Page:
Tyler’s `76 Ironhead

I’ve known the style of bike I wanted since I was young and first saw a group of guys riding down the highway on their choppers. That image stuck with me and the idea of what I thought of as the ultimate bike stuck with me as well. Over time, I scoured the contents of old chopper rags and found myself coveting specific components. My original image eventually became more defined.

I began collecting parts for this bike long before it came into my possession. Parts came through swap meets, eBay, and hounding friends to let go of certain gems from their own personal stashes. I was lucky because the style I like was experiencing a brief lull in popularity at the time I was collecting parts, as a result I was able to get valuable parts for next to nothing. The Japanese bikes I was dressing up and riding at the time were starting to sell for 10 times the amount I paid for them while the prices of used Harleys were dropping from what they had been just a few years before.

I got a phone call early one morning from a guy I didn’t know at the time named Dan Murphy. He said he heard I might be interested in purchasing a ’76 Ironhead. I was of course, and I left right away to check it out. he liked my enthusiasm and my reassurances that the bike was going to a good home, so he sold it to me at a very reasonable price. I built it up and rode it for a season but it was still far from what I wanted. My jenky construction that first season featured a belt that held my oil tank on, a few very sketchy linkages, and some brackets I had made that were far from being roadworthy.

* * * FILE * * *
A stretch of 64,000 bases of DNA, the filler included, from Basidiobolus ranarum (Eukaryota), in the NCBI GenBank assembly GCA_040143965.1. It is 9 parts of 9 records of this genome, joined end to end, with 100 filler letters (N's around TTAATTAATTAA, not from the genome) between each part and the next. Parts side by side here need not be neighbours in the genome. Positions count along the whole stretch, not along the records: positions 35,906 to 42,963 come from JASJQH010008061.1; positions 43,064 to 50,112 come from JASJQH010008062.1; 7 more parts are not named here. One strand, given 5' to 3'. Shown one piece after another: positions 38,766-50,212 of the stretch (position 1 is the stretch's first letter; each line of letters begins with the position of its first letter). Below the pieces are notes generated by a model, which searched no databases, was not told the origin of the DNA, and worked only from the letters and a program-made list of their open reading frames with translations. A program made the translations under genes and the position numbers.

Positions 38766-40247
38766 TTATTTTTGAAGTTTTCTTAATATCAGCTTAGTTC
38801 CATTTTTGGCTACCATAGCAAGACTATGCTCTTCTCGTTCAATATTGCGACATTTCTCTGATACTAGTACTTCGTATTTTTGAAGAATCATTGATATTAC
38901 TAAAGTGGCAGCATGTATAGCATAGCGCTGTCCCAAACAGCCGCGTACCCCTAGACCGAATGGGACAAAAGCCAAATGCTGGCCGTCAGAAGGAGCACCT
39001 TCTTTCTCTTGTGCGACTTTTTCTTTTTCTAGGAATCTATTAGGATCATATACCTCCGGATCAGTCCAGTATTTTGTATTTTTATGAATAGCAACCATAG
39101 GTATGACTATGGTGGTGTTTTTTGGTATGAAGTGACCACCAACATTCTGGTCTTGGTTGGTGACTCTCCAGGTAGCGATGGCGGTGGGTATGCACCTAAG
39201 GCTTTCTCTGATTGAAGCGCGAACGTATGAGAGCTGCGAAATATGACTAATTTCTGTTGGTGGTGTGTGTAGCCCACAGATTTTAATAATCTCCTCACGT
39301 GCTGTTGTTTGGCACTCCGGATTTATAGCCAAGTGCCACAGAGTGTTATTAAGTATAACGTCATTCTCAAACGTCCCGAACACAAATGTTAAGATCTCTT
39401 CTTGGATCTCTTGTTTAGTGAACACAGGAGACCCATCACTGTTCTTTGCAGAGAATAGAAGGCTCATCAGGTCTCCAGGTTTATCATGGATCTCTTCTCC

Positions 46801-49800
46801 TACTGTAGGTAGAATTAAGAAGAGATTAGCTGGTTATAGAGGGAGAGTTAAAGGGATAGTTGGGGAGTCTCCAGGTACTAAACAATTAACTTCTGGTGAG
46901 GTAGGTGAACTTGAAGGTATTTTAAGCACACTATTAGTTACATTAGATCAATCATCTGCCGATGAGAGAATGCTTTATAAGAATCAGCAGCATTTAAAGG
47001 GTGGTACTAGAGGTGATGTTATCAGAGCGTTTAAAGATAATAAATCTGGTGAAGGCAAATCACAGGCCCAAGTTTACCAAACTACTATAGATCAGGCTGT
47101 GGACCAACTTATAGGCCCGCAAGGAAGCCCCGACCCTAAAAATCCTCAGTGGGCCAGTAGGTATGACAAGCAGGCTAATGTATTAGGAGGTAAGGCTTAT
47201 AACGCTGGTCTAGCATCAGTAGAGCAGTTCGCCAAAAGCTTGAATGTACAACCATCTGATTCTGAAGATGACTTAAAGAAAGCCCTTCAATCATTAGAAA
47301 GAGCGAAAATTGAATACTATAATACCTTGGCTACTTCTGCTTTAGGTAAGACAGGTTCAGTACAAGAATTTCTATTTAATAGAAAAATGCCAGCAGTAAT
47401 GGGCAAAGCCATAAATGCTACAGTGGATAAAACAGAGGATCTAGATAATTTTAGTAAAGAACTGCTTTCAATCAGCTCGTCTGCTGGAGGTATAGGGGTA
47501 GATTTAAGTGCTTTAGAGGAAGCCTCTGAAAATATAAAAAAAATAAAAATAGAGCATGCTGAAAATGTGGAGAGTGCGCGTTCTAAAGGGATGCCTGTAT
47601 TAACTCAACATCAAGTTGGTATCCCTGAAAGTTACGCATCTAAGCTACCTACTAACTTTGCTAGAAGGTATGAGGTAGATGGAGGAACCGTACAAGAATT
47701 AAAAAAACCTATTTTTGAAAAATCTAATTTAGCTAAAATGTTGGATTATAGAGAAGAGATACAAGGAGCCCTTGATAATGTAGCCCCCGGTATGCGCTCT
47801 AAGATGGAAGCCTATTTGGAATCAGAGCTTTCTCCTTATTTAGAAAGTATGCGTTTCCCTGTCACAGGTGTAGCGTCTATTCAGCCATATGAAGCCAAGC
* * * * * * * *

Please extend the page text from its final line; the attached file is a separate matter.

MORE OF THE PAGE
While I had a very specific vision for the bike, I eventually swallowed my pride and handed the bike over to Owen at Williamson Metal Works to build it properly. He got it running nicely, made all the parts fit right, and made some sweet pipes just the right height to keep my passengers’ hair smelling nice and their ears from ringing.

The biggest issue with the pipes was finding a plating company with tubs large enough to dip them. I realized pretty fast after seeing Owen’s work that I wanted it done right with this project and by the people I felt are the best at it. I stuck to doing what I’m good at and saved up enough money at my job as an electrician to get Dave at Denco cycles to do a bottom-up rebuild on the engine. The bike went to Myk Roc of Langley to paint the frame and the tins with a psychedelic paint job reminiscent of the era I was emulating. He mixed in syringes, mushrooms, breasts, razor blades, and other taboo subject matter in a way that is neither subtle nor overly offensive. The result is a fun, nostalgia piece that seems to put smiles on a lot of faces, especially mine.
For the moment, everything is working well. No more bump starts and the days of running extension cords from bars, hotels, and apartments to keep its battery charged are thankfully over as well. I can’t give enough thanks to all the talented people who contributed to making this bike a reality for me.

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